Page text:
There are patterns for five sizes of stockings and three sizes of socks with a “scale” (sizing/stitch chart) at the end for both stockings and socks. The pattern, itself, is presented in a question and answer format, e.g., “Q. How do you cast on the stitches? / A. I take the worsted that is on the ball in the right hand…” The stocking is not difficult to knit and the older knitting language is easily interpreted.
I knit the smallest size stocking. There are also patterns for a man's stocking and socks, respectively, knit in lambswool.
In keeping with the times, there is no tension/gauge or needle size stated although “coarse worsted and large needles” are suggested. I followed these instructions by using 3.25mm/3US needles which are larger than the usual sizes I use for reproduction stockings. I also chose Harrisville Designs’ Shetland (two ply) as it is twice the thickness of the usual finer weight wool I use for 18th/19th century stocking; it gave me 7 ½ stitches to the inch. I adore knitting with this wool and, in this case, the gorgeous Marigold color was so bright and cheerful, a definite antidote to Second Stocking Syndrome.
There is no welting or rows or panels of garter stitchs. "Six rounds ribbed" (italics in the original pattern) of "three stitches plan and turning three" (knit three, purl three) instead. Do the italics stress the departure from the older style of stocking top? The narrowing or decreases were knit two together on the right side of the turn or seam stitch, right leaning as is typical of the era, and on the left of the seam stitch, a knit one, pass the next (unknitted) stitch over the knitted stitch. A single knitted stitch, as usual (although I have seen two), was left on either side of the seam stitch on the leg.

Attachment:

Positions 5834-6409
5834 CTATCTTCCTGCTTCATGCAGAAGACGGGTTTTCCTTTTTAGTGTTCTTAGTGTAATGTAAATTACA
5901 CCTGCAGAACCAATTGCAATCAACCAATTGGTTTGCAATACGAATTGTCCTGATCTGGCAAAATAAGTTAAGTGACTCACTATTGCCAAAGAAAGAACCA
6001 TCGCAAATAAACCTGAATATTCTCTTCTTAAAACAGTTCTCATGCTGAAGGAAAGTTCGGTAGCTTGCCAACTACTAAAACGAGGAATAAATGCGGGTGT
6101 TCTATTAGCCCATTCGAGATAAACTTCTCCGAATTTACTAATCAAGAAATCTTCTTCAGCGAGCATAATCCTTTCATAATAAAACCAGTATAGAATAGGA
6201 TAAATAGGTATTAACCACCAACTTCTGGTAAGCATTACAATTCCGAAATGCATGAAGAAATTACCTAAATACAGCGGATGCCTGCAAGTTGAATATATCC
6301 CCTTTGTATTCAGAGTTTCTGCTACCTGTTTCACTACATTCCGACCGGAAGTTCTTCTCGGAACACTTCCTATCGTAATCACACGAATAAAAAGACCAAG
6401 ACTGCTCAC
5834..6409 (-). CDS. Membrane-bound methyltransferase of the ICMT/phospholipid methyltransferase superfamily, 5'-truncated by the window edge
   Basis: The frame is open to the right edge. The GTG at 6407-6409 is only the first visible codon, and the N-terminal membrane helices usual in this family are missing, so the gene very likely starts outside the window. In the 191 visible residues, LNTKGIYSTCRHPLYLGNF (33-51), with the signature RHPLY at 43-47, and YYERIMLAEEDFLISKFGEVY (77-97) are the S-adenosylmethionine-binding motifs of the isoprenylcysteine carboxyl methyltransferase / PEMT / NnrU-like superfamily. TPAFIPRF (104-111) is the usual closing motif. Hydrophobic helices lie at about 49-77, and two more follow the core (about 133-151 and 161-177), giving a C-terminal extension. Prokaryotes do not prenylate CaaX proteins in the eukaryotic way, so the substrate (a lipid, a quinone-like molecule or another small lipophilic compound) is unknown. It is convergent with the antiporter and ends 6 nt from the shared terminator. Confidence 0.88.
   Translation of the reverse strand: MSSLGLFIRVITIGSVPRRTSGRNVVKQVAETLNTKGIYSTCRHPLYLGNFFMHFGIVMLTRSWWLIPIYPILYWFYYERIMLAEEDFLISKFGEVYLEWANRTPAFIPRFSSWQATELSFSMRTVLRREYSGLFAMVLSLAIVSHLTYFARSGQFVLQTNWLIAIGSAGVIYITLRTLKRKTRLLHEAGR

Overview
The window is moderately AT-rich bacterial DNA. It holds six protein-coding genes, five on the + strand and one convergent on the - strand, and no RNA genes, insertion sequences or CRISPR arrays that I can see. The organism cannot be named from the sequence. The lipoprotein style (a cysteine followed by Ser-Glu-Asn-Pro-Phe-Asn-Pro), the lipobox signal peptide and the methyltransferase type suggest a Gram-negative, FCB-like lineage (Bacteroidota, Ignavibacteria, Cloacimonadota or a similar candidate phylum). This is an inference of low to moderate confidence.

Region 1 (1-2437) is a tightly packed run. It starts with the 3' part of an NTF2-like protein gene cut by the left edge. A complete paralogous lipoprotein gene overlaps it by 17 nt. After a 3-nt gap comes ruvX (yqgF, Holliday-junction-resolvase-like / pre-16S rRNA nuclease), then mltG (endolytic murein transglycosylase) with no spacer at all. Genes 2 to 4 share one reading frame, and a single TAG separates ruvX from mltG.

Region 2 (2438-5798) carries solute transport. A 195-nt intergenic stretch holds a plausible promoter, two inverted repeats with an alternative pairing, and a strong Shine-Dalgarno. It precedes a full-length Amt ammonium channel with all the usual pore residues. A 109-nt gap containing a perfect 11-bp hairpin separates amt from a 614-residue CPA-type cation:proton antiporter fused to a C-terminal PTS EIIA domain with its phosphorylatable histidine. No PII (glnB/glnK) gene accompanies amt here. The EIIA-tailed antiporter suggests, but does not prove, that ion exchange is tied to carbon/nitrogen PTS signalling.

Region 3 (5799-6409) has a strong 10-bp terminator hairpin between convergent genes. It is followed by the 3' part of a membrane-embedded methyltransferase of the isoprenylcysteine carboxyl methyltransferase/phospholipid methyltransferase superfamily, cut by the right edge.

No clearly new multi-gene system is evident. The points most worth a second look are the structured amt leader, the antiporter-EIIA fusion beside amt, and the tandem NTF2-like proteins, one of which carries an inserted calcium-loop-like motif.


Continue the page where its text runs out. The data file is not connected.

The foot had and extra stitch knit “in the loop” either side of the instep “to prevent holes in the corners.” There were also instructions for widening the “heel sides,” as is evident in the photographs from the outward slope on the bottom of the flattened feet.
The toe decreases are not the usual every alternate row but are done in different numerical sequences.
When starting a new ball of wool, it is suggested that the "end of the worsted" be "knit in with the first three stitches."
I followed the exact directions throughout (which is unusual for me) and thought that the leg was a bit short in proportion to the size of the foot. I am 5’3” and have legs in proportion to that height but the stockings only come up to my knee and do not go over them at all. On the other hand, or foot, so to speak, my shoe size is 37 ½ mm/7US, and the foot of this stocking is a good 2 ¾” longer than my foot. It is also a bit roomy on either side of my foot as a result of those added side heel stitches.
The final measurements for the stockings are 10 ¼” around the leg under the ribbing, 8” around the ankle, 10” around the widest part of the foot and 8" around the narrowest part of the foot, between the two sets of decreases. The stocking, from the top of the ribbing to the bottom of the heel measures 18 ½”.
I plan to make the socks, next, but will adjust and fit them more to my foot so I can wear them.
The technique is similar to the Sortie Cap in that it is striped and stitches are dropped and pulled to create the lacy effect. I did a swatch to estimate the length based on the image in Godey's and one that would fit me, ultimately adding 64 to the original 130 stitches.
The original pattern did not specify the weight of the wool but did state "No. 15" sized needles (modern equivalent is 1.75mm/00US. After experimenting with the smaller needles and working my way up to a size which gave me that lacy effect in the image, I ended up with 4.50mm/7US needles - quite a difference. I also did not like the "tassels" in the original image, which looked like fuzzy plants of some sort and opted, instead, for the stranded style.
The wool is Knit Picks Palette in Blush and Silver, using one skein of each, with about a third of both left over.